Rex Lee graduated first in his class from the University of Chicago Law School in 1963. From law school he went to Washington, DC, to serve as law clerk to Byron White, associate justice of the United States Supreme Court. From Washington, DC, he returned to his home state of Arizona, where, as a partner in the Phoenix law firm of Jennings, Strouss & Salmon, he established himself as a lawyer of incredible promise. Within four years of graduating from law school (and before he had even taken a single deposition in any lower court civil proceeding) Rex argued his first case in the United States Supreme Court. In 1972 Rex left his burgeoning legal career to become the founding dean of the J. Reuben Clark Law School at Brigham Young University.
He served the nation, first as an assistant attorney general in charge of the Civil Division in the United States Department of Justice from 1975 to 1976, and then as solicitor general of the United States from 1981 to 1985. As solicitor general, Rex had the incredible opportunity to focus entirely on the legal effort he enjoyed most: briefing and arguing cases in the United States Supreme Court. Supreme Court briefs and arguments were vital nourishment for Rex's legal soul. (Indeed, at the time of his death, as he lay in a hospital bed, he was preparing to argue his 60th case before the Court). Rex built a unique and enduring reputation as a man committed to principle.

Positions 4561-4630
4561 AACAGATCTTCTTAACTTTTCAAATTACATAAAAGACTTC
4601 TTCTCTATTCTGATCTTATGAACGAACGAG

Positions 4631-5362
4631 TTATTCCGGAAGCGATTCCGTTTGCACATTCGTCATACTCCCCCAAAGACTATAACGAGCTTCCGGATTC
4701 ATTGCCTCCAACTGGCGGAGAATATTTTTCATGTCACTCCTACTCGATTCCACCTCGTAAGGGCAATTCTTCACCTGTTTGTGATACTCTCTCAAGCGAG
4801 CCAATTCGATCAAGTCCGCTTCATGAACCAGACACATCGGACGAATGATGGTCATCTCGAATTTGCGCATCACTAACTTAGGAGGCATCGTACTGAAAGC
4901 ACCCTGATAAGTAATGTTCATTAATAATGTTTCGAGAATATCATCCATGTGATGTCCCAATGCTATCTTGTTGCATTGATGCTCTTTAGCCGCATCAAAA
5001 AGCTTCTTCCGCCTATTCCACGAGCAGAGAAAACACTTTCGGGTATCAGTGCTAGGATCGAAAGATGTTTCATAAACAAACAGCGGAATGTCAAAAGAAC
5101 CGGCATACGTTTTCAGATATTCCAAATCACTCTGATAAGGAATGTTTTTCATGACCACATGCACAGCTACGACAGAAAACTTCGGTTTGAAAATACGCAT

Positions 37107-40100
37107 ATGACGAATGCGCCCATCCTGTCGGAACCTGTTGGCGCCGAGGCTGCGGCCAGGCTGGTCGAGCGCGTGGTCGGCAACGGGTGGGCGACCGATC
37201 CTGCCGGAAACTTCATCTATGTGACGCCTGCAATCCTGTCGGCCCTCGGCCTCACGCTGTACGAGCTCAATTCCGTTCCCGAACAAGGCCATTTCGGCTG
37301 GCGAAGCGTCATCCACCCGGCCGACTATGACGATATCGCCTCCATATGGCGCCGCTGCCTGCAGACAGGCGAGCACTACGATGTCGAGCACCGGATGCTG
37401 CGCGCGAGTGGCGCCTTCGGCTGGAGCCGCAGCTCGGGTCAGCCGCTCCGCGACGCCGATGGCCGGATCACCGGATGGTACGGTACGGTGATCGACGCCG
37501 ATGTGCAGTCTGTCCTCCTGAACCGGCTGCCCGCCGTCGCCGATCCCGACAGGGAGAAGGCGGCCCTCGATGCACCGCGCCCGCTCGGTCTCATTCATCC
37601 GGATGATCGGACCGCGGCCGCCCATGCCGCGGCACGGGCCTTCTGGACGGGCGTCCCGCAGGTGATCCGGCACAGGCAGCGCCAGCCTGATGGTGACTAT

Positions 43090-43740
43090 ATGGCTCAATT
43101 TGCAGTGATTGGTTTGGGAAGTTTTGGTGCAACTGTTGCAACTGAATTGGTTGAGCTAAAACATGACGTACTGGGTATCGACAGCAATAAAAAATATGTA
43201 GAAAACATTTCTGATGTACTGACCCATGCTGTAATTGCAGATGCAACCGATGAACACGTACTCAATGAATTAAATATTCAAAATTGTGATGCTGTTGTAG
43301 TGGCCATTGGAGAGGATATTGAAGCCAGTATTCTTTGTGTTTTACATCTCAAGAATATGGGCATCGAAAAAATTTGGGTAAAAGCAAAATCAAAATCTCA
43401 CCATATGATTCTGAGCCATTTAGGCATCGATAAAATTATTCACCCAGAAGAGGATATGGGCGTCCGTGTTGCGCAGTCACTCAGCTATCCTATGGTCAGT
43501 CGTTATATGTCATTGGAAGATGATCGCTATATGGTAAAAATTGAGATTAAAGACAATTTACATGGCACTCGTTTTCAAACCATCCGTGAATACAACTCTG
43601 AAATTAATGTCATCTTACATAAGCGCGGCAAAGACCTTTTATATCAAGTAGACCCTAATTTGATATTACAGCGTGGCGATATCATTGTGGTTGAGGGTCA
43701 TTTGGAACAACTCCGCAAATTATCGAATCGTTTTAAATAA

After resigning as solicitor general, he returned to Provo and Brigham Young University (BYU) in 1986. Shortly thereafter, he was diagnosed with cancer. Following a year of medical treatment and therapy, Rex recovered, for a time, and was named president of BYU. Rex served the university community with distinction from July 1989 until December 1995, just two and one-half months before he passed away.